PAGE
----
“You have to understand that we don’t want you here,” a third audience member said, citing concerns about the impact on traffic, noise and wildlife.

“You think you’ve got a bunch of uneducated hillbillies out here,” resident John Stoddard said. “What you don’t know is that you’ve got the smartest people you’ve ever met. … If you really cared about this community, you would have had this meeting first before any others. For three to five months, we heard the rumors, but nobody tells us anything.”

Mennes replied that what he was doing was creating revenues for the community and making improvements to an aging ranch property.

“What you’re going to do is to create a lot more dust on the roads with lead-contaminated soils, and we eat that dust,” a resident replied.

The village of Klondyke has seen better economic times. It was a mining town a century ago, with as many as 500 people who took gold, copper, lead and molybdenum out of nearby hills.

That ended when the mines closed in the mid-20th century. Today, the town’s only store has stood closed for six or seven years. The school no longer holds classes — only public meetings such as this one.

About 55 registered voters live in the area, said John Franzone, president of the Klondyke School Board, which remains in existence despite the lack of students because residents want to preserve the board for when longtime residents’ grandchildren start to appear.

But longtime residents Lori Sollers and Kathy Sergent told Mennes that this land and its wildlife remain precious.

“For you, it’s about making money. For us, it’s where we live,” Sergent said.

“You can’t buy this,” Sollers added.

Afterward, Karen Kelley, a Klondyke resident since 2008, said Mennes “kept talking in circles, going around things. When someone asked a question that he didn’t like, he went to someone else. I think he’s too much of a salesman.”

But Anna Magoffin of the Klondyke area said Mennes was interrupted so many times that “I don’t think he got close to saying what he wanted to say. I didn’t get to hear what I wanted to hear.”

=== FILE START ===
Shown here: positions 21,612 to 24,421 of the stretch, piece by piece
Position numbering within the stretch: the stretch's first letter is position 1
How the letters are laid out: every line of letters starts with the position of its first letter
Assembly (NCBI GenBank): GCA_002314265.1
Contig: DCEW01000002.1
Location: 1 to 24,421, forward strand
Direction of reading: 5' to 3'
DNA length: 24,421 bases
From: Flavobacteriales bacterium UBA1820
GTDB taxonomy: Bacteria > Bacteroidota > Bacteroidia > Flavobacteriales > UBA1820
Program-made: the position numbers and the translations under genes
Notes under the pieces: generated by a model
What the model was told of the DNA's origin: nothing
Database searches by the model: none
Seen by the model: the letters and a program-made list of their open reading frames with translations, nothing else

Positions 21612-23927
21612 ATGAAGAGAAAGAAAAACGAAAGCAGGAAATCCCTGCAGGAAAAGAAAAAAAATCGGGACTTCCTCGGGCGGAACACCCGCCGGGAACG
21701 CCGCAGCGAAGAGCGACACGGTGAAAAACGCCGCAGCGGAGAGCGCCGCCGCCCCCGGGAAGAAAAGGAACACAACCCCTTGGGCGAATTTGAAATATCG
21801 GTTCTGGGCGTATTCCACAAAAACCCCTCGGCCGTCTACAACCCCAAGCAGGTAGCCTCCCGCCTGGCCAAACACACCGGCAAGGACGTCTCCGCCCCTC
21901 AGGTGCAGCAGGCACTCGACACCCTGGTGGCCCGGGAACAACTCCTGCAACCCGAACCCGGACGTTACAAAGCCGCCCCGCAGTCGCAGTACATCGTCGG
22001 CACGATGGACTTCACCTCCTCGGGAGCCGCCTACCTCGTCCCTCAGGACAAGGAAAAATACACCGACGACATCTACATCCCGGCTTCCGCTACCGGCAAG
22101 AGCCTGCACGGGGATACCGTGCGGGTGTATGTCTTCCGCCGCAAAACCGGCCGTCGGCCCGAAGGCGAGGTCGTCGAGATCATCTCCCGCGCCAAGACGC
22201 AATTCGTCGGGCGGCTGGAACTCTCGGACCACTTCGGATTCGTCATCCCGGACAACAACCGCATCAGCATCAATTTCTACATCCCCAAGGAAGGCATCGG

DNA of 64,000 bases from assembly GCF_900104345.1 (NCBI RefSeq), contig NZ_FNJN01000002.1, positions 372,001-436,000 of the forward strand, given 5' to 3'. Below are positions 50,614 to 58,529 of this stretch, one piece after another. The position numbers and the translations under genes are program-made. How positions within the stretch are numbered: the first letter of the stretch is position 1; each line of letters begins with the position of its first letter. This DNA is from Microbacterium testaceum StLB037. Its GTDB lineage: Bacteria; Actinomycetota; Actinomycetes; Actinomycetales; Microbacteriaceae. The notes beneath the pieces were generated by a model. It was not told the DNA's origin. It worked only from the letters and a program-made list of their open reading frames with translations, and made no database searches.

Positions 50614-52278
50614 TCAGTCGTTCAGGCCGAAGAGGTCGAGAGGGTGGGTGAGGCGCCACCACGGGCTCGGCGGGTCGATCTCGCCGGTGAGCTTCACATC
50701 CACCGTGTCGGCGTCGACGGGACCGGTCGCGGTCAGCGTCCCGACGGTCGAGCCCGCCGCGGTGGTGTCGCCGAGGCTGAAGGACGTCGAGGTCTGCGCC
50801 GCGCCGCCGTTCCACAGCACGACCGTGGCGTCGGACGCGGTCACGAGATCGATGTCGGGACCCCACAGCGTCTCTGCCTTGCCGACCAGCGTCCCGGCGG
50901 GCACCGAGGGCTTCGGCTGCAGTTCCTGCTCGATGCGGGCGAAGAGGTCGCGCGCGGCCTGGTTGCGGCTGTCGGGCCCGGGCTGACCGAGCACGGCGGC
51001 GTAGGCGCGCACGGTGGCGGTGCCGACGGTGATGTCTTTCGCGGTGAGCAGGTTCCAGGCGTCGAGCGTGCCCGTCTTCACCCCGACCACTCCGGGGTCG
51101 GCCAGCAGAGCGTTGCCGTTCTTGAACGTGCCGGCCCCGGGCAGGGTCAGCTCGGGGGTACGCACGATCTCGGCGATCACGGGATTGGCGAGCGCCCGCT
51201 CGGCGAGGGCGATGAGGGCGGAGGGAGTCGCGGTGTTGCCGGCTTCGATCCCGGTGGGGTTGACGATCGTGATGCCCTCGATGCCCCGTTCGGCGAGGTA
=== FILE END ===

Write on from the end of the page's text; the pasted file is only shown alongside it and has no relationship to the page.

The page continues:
Resident Mark Proffitt said he supports the project, adding that Mennes wants to rebuild the aging ranch property and get it into good condition. “It hasn’t been improved in 20 years. He’s going to fence it where the fences were built poorly, and he’s going to rebuild pipelines that water it,” he said.

But Mark Haberstich, who manages an Aravaipa Canyon preserve for the Nature Conservancy, said, “We know it’s going to be bad, but we don’t know how bad.”

With Cross F lying between the Aravaipa and Santa Teresa wilderness areas, a military-style development could block wildlife movement, he said. Over 10 years, the conservancy and state and federal agencies have formulated a management plan for the Aravaipa Canyon Wilderness that, for instance, considers low-density housing on adjoining private land compatible.

“But military testing — that kind of thing is not on the table,” he said. “For the developers, it’s attractive as a remote area, but that’s the same thing that makes it important to us.”

Summing up his audience, Mennes said after the meeting, “They’re passionate. I admire that. I love them dearly.”

Contact reporter Tony Davis at or 806-7746. On Twitter: tonydavis987